Wallisville, TX

By: Kevin Ladd

Type: General Entry

Published: 1952

Updated: August 1, 1995

Wallisville is on Interstate Highway 10 and the east side of the Trinity River in northern Chambers County. The town served as the county seat from 1858 to 1908. In 1825 Elisha Henry Roberts Wallis settled his family at Wallis Hill, a site east of the original townsite. The captured Mexican dictator Antonio López de Santa Anna was held prisoner at the Wallis family home on December 1, 1836, en route to Washington, D.C. Solomon B. and Daniel B. Wallis, sons of the elder Wallis, had the townsite laid off in eighteen blocks in 1854. A post office was established there in 1857 with Albert G. van Pradelles as postmaster. The town was chosen over Anahuac as the county seat of the new Chambers County in 1858. Officials and merchants of both Wallisville and Liberty tried to attract the Texas and New Orleans Railroad in 1858, and the railroad opted for the Liberty route. Wallisville served as a principal steamboat landing on the Trinity River through 1877; there was also a brief resurgence in the Trinity trade during the 1890s. The town's chief industries from the 1850s to the time of the 1915 hurricane were lumbering and shipbuilding. The earliest sawmill was Union Mills, established by Robert Kilgore and a partner named Clark. A number of mills flourished around the 1880s, and William E. Stephens established a substantial mill in 1897. The largest sawmill to be established was the C. R. Cummings Lumber Company, founded in 1899, when Charles R. Cummings and his brother, Jesse, consolidated their two mills from Liberty and Anahuac and moved to the west side of the Trinity River at Wallisville. The mill was destroyed in the 1915 hurricane. Another mill was owned and operated by John W. Cook. Shipbuilding proved to be a steady industry at various times in the town's history. McLelland and Dunman turned out both steamboats and sailboats as early as 1855. Other shipyards followed, including one built by C. R. Cummings in 1901. The last shipbuilding enterprise came in the early 1940s, when Dunman Marine Services constructed the first steel boat to be built on the lower Trinity.

Arsonists destroyed the courthouse at Wallisville in 1875. A substantial brick courthouse was erected in 1886, and a distinctive jail and hanging tower followed in 1895. A Ladies' Aid Society raised funds to construct a Methodist church in 1895. Prior to that time Methodist, Baptist, Catholic, and Presbyterian services were held in various locations, including the 1869 schoolhouse. An active Methodist church still met in the schoolhouse in 1988. Although black congregations, both Methodists and Baptists, met after the Civil War, only the Baptist church continued to operate in the late 1980s. The Age, which Dan H. McGary began publishing at Wallisville in 1897, was the first newspaper printed in Chambers County. Five other newspapers were published there during the first decade of the twentieth century. Other businesses developed: general merchandise stores, a saddle shop, a cotton gin, an ice cream parlor, a skating rink, a hotel, boarding houses, and a cobbler shop. A number of physicians and attorneys practiced in Wallisville. The Harvey Spur, a celebrated item on Southeast Texas ranges, was manufactured at Wallisville for many years. The townsite suffered extensive damage during the 1875 hurricane and was almost completely destroyed in the 1915 hurricane (see HURRICANES). After the passage of a stock law in 1906, businessmen in Anahuac campaigned for an election to make their town the county seat. Chambers County voters approved the move in 1907. Citing numerous irregularities in the election, Wallisville residents unsuccessfully fought the move in the courts. The county records were moved to Anahuac in August 1908. Efforts to construct a saltwater barrier or reservoir at Wallisville began in 1952, and a contract was signed in 1957 by the United States Army Corps of Engineers, the Trinity River Authority, the Chambers-Liberty Counties Navigation District, and the city of Houston to construct a reservoir. After the townsite was purchased by the federal government, work on the project began in 1966. Citing environmental concerns, federal judge Carl O. Bue, Jr., of Houston granted an injunction in 1974 that halted construction of the reservoir. A federal appeals court lifted the injunction in 1987, after the corps reduced the size of the proposed reservoir and made numerous other changes. Environmental groups continued their opposition to the project. The Wallisville Heritage Park was organized in 1979 and planned to rebuild the historic townsite. The Wallisville townsite was added to the National Register of Historic Places in Texas in 1982. The town had a population of 377 in 1990. In 2000 the population was 460.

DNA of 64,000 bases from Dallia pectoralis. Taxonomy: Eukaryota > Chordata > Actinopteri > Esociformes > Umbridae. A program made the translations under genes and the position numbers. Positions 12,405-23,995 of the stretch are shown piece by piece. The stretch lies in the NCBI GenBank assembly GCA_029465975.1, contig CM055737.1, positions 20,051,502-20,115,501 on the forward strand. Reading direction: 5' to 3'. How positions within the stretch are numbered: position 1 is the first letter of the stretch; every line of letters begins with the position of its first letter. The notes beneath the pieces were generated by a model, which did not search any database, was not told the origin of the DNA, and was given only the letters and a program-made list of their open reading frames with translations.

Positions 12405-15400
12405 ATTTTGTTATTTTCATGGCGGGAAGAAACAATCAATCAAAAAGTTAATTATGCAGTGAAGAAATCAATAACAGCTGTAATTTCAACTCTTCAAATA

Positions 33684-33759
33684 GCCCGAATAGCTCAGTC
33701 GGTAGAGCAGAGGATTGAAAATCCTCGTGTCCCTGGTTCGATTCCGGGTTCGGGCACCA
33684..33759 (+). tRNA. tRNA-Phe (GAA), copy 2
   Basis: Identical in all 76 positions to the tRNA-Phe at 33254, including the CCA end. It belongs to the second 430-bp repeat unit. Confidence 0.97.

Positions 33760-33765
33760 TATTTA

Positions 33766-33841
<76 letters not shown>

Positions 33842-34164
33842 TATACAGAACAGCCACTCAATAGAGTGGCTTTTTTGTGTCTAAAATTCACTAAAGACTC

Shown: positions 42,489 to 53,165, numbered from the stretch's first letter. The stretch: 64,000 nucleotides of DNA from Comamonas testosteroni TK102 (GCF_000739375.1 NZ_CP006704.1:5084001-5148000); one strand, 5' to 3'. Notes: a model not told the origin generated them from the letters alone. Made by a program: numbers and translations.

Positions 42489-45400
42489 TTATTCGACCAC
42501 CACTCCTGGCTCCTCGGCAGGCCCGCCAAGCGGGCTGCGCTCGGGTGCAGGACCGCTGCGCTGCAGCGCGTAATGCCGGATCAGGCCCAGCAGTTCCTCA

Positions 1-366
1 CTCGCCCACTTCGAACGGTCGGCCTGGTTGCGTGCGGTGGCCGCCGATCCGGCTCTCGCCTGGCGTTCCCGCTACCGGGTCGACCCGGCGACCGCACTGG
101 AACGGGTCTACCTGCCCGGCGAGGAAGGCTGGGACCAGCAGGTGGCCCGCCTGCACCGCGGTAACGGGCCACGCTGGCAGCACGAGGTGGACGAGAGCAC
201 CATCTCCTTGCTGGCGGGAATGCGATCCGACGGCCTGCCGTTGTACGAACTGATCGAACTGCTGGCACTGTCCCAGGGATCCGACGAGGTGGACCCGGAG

Jewel Horace Harry, A History of Chambers County (M.A. thesis, University of Texas, 1940; rpt., Dallas: Taylor, 1981). James Wright Steely, comp., A Catalog of Texas Properties in the National Register of Historic Places (Austin: Texas Historical Commission, 1984).


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The following, adapted from the Chicago Manual of Style, 15th edition, is the preferred citation for this entry.

Kevin Ladd, “Wallisville, TX,” Handbook of Texas Online, accessed December 03, 2021, https://www.tshaonline.org/handbook/entries/wallisville-tx.

Published by the Texas State Historical Association.

August 1, 1995